In Her Own Words:

A Conversation with Artist Robin Holder and Curator Dorit Yaron

DY: You also have to work with people from the community in which the work is designed.

Figure 8
Fig. 8 Migration 19-24, 2006, 34 windows in laminated glass, NYC, NY. Photographic documentation: Robin Holder
RH: Your work has to be something that the community, or representatives of the community, selects. As a matter of fact, I was in a situation where I was doing a group of works, and the community did not like them; the committee felt that the community would not be comfortable with the work, and it was never fabricated. But luckily, most of the work that I have done has been very accepted by the community. Your work has to be presented to and get feedback from the community about how the design is developing.

DY: For the New York Metropolitan Transportation Authority [MTA], your design Migration, 2006 (Fig. 8), is a series of more than thirty glass windows for the Flushing Avenue Station in Brooklyn, NY. Later, you created some prints with abstract design which follows the same concept of the glass windows in Migration.

RH: I had so much fun with that project; it was fantastic. I was just inspired the minute I got the invitation to design a proposal. Originally that project was supposed to be fabricated in faceted glass, and then the MTA provided the fabricator. So it was considered a design-only project. The concept that I came up with was to take visual symbols from different eras in history, as well as different countries and different cultures; symbols that had to do with community, family, transportation, geographical areas like mountain, road, path, and create a series of abstract images based on these symbols. And then, there was a key that explained the symbols so that if you read the key you could read messages in the symbols, thus the windows say something. For example, a window might say, "Mean dog around the corner, do not walk down this way," or "They will feed you very good in this village," or "River in two miles." And it would be in different languages like Hopi, Chinese, or Mayan, and some of the symbols were from alchemy. But they were all about traveling, about the community, and some about family.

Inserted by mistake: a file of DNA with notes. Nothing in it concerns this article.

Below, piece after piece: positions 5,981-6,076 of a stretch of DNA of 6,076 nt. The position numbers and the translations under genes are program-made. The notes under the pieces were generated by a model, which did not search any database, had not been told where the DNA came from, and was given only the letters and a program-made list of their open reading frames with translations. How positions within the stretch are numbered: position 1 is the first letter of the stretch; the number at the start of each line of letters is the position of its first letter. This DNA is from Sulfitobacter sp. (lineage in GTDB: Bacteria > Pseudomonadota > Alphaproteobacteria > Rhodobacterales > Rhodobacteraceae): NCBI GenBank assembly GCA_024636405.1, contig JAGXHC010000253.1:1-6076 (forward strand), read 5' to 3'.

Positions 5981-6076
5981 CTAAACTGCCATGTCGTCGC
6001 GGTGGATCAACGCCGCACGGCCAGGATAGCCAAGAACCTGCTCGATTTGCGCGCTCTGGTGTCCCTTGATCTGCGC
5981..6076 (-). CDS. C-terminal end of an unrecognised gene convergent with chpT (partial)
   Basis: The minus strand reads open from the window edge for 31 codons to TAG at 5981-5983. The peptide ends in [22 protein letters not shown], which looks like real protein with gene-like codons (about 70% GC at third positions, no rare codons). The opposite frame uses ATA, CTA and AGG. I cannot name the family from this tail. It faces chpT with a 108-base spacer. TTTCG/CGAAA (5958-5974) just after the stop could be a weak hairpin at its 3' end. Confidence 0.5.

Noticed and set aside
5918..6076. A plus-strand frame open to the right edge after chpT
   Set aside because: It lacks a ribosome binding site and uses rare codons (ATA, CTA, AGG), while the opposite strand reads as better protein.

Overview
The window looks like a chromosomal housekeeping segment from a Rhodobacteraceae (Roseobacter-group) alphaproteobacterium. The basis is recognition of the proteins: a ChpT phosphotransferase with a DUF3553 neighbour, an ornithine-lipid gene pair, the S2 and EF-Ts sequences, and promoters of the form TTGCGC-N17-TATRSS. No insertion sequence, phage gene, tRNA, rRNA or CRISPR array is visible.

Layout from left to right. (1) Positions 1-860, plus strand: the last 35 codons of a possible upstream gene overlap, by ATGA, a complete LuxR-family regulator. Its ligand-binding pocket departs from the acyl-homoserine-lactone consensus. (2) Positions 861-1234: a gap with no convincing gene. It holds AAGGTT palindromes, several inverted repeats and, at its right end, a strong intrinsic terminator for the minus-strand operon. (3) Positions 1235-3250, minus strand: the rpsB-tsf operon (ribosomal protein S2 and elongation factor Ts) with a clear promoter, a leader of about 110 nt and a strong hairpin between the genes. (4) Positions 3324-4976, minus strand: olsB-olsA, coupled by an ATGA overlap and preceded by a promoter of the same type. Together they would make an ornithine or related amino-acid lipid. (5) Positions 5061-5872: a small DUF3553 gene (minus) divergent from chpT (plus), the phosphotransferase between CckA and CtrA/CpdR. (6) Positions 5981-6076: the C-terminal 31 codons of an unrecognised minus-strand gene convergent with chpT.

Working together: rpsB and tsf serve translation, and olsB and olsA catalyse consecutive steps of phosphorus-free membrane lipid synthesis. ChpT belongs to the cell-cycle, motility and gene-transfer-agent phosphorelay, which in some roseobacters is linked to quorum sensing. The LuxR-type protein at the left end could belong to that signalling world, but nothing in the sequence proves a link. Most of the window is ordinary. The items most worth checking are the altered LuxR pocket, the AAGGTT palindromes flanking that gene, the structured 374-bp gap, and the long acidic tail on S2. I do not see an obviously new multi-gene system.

DY: Did you receive feedback from the community itself during the selection process?

RH: Usually their panels are made up of ten or twelve people, and it represents the people working on the site, including people who are very active in organizations or institutions in the community. Interestingly enough, I found out later that the artists who were on that selection committee were Al Loving21 and Eric Pryor.22

DY: What was it about this specific project that made you decide to use abstraction rather than figurative imagery?

RH: Because I had done other artwork that was figurative, I just needed to do something different. Also, the concept that I had was about movement, about moving through, because if there's one thing you would think about the subway is movement; from one station to another station, from one part of the city to another part of the city. If you get on the Subway, you'll cross through so many different communities, many different realities.